realignment and reduction.

Masanori Yoshimoto, who was a lieutenant governor of Okinawa
Prefecture, appreciates Moriya. "Mr. Moriya and others were the
first to discuss Okinawa's base issues from the perspective of
defense policy." Moriya himself said, "I will never back down from

However, the Futenma relocation plan hit snags. Moriya's relations
with local officials gradually worsened. At the Defense Ministry, he
excluded disagreeing senior officials.

In the summer of 2005, Moriya, the then administrative vice defense
minister, was looking for a new relocation site for Futenma. One
day, Moriya called in the Defense Facilities Administration Agency
director general to his room. "I'd like you to retire," Moriya told
the DFAA director general. It was a de facto dismissal. The DFAA
chief was pushing for an offshore reclamation plan that respected an
agreement with the base-hosting local communities.

When the realignment talks were going on, there was a rumor going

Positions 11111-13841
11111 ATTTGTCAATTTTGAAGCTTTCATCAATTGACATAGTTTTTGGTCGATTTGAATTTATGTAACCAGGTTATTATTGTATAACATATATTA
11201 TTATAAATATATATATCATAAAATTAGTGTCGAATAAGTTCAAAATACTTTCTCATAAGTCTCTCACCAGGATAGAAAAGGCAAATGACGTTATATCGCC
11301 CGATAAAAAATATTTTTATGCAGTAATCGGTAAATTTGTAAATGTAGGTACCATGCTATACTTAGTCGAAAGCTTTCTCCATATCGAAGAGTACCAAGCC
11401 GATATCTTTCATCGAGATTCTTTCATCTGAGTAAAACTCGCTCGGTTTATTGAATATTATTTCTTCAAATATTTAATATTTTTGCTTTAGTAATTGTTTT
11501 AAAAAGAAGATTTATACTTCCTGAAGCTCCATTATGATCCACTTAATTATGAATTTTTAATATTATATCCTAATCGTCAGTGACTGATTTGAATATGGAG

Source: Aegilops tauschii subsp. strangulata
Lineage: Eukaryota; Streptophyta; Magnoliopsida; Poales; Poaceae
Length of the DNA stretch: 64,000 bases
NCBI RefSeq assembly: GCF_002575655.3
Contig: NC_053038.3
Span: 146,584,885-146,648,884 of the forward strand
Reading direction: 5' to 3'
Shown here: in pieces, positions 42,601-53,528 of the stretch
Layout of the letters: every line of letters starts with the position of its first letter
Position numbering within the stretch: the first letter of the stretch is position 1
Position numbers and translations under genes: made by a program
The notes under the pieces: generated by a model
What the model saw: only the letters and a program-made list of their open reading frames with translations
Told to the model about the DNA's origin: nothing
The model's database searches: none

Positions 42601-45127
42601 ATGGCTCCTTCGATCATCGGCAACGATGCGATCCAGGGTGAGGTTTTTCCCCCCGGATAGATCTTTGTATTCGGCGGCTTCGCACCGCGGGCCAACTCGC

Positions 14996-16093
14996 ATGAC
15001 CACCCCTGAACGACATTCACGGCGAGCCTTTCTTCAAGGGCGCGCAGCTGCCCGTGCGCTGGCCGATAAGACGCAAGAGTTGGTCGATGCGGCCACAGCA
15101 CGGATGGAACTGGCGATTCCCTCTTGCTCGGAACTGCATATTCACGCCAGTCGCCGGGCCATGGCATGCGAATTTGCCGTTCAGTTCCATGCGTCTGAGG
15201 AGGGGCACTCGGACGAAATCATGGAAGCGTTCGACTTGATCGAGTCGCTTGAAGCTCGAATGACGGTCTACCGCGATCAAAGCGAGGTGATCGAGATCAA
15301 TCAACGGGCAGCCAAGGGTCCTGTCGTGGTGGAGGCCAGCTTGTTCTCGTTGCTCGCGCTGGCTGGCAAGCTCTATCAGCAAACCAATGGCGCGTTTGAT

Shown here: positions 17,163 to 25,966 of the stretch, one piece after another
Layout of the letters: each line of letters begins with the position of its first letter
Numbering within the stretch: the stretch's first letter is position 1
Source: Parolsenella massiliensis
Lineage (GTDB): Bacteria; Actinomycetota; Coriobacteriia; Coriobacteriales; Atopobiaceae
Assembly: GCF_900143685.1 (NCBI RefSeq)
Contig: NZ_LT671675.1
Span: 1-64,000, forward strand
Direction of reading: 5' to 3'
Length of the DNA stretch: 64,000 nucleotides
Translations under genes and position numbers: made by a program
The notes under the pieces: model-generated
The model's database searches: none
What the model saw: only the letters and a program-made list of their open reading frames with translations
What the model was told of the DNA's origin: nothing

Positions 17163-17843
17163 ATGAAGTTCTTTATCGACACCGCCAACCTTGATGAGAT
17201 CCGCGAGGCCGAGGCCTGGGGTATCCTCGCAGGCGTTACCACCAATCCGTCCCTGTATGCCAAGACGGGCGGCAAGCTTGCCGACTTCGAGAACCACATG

around in Nago City's Henoko district, where Futenma airfield was
initially planned to be relocated for its heliport functions. The
rumor was: "Compensation for the Futenma relocation is 100 million
yen per household." It was a plan to move all local residents of
Henoko to somewhere else along with the construction of a new base
there. This idea sometimes came up and went out in the past years.

The government has not formally discussed the idea of moving all
those Henoko residents. Several years ago, however, one senior
official of the Defense Agency at that time heard from Moriya about
the idea. "It's institutionally difficult to move all the people
there," the official said to Moriya. "Moreover," the official went
on, "they would get angry." With this, the official expostulated
Moriya. However, Moriya had no ear.

Meanwhile, a local constructor close to Moriya persuaded local
residents and often called at the Defense Agency. This constructor
brought a bundle of signatures from local residents approving of
their move. At the Defense Agency, senior officials met the
constructor. One of them declined to accept the signatures, saying,
"It's impossible." Moriya later told one of those senior officials,
"Don't be so hard (on the constructor)."

Henoko is a coastal community populated by more than 400 households.
"Compensation with 100 million yen per household is not high,
considering the enormous cost of base construction." This was

TOKYO 00005493 014 OF 014

Moriya's way of thinking.

"If the (Okinawa-based) Marines are relocated to Guam, Okinawa's
business communities will also have access to construction projects
there." In the spring of last year, Moriya's words were transmitted